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We have a ViewerFilter for a TableViewer that is a little slow, so to try to give the impression of awesomeness, we wanted to have the viewer wait 500 milliseconds before refreshing the window (otherwise, it was blocking after every key stroke).

Not having any clue what I was doing, I tried creating a class that would check if System.currentTimeMillis() was greater then the time of the last key stroke + 500 from a different thread. This just caused an Invalid thread access exception to be thrown, so I'm lost.

Edit: I was able to use TableViewer.getTable().getDisplay().asyncExec() to sidestep the invalid thread problem, but I don't like my solution, and would love to hear other suggestions.

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2 Answers 2

up vote 2 down vote accepted

You might want to try to turn off redraw while updating the viewer.

Viewer.getControl().setRedraw(false);
// update
Viewer.getControl().setRedraw(true);

It can sometimes give a better user experience. You can also schedule a ui-job that you cancel when the user hits a new key or modifies the text. E.g.

class RefreshJob extends WorkbenchJob
{
        public RefreshJob()
        {
            super("Refresh Job");   
            setSystem(true); // set to false to show progress to user
        }

        public IStatus runInUIThread(IProgressMonitor monitor)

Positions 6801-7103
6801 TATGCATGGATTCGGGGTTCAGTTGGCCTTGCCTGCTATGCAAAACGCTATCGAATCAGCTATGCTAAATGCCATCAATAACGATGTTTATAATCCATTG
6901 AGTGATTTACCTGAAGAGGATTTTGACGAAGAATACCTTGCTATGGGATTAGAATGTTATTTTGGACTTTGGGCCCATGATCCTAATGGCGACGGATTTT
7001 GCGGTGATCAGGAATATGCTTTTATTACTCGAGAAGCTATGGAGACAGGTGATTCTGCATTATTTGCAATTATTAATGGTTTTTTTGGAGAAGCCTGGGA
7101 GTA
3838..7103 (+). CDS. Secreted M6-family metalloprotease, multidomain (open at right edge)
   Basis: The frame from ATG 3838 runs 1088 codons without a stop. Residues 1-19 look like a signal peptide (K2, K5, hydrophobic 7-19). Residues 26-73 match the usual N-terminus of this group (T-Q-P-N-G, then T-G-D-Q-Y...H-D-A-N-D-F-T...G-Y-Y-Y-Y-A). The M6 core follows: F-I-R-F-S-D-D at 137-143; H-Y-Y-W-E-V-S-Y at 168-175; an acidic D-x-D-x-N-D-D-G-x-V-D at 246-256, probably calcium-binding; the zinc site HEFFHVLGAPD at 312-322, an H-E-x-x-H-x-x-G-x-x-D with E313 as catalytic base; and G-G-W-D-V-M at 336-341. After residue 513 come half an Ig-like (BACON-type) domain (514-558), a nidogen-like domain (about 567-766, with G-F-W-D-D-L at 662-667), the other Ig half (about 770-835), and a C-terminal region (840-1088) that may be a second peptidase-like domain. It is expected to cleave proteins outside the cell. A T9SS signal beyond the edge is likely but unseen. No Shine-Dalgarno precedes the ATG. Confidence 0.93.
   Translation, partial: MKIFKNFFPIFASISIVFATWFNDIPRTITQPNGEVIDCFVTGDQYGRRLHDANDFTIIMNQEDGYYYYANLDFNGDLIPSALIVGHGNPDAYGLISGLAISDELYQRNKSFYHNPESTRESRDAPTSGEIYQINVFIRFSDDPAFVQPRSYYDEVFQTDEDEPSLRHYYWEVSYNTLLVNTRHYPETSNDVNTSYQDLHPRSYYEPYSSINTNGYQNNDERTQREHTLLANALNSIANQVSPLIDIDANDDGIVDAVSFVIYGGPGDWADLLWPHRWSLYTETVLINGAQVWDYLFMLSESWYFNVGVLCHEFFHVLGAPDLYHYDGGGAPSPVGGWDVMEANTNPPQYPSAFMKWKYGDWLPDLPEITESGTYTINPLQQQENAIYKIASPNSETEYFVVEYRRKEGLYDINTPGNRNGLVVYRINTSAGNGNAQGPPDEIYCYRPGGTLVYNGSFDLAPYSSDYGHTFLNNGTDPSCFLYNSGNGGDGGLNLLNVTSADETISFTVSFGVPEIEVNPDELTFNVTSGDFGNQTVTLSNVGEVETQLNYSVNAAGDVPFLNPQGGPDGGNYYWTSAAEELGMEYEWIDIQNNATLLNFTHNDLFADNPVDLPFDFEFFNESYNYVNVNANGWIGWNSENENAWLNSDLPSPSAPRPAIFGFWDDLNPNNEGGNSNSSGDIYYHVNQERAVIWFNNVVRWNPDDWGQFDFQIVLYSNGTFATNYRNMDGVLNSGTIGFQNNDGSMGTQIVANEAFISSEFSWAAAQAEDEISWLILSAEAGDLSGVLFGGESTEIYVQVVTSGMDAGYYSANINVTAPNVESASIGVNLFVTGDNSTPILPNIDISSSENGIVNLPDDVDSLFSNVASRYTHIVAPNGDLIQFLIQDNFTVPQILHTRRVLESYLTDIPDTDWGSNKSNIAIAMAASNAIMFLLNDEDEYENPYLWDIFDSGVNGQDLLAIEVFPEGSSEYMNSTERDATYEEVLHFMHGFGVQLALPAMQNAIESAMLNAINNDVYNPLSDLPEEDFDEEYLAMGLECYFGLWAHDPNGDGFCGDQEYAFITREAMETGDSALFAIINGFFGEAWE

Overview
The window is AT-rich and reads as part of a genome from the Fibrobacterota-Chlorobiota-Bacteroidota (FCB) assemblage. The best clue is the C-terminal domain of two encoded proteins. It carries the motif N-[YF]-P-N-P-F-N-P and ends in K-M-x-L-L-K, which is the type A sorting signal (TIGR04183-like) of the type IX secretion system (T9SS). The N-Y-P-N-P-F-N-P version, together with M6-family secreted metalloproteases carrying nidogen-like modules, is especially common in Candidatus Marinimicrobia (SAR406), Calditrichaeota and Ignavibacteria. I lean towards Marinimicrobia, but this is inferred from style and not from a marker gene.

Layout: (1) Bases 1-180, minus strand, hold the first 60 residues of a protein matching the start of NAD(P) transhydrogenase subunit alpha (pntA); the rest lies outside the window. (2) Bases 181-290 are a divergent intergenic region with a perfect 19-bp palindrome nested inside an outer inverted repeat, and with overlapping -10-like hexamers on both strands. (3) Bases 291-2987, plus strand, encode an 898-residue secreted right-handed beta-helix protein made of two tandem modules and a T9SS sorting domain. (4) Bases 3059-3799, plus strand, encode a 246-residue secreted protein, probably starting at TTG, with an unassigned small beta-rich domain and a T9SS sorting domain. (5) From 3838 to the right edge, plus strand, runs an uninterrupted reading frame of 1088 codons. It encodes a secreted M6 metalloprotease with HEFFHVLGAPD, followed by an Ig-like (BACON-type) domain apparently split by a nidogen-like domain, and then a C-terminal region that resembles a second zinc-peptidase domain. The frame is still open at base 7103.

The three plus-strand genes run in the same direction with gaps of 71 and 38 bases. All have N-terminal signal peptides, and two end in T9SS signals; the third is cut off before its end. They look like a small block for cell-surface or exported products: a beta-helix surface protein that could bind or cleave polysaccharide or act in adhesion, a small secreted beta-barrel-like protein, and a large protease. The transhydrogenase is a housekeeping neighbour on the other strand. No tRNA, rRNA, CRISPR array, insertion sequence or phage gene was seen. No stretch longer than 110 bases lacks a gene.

{
            monitor.beginTask("Refreshing", ProgressMonitor.UNKNOWN);
            m_viewer.refresh();
            monitor.done(); 
            return Status.OK_STATUS;
        };
}

and then reschedule the refresh in a separate job.

private RefreshJob              m_refreshJob = new RefreshJob();   
private Text                    m_filterText;
void hookModifyListener()
{
    m_filterText.addModifyListener(new ModifyListener()
    {
        public void modifyText(ModifyEvent e)
        {
            m_refreshJob.cancel();
            m_refreshJob.schedule(500);
        }
    });
}

If the user hits the Enter key you can schedule a refresh job without the delay,

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Thanks! I ended up actually using both of these concepts, and they're working great. To solve future problems: monitor.beginTask("Refreshing", ProgressMonitor.UNKNOWN); should be IProgressMonitor.UNKNOWN –  mwalling Feb 18 '10 at 21:41
    
This should be in the JFace/Workbench Job documentation. Many thanks! –  zedoo Aug 1 '12 at 13:12

Just wrap your code in display.syncExec, something like this:

Display.getDefault().asyncExec(new Runnable() {
 public void run() {
      // check refresh time
      // refresh.
 }
});

You may want to look in to asyncExec too, if syncExec does not meet your needs.

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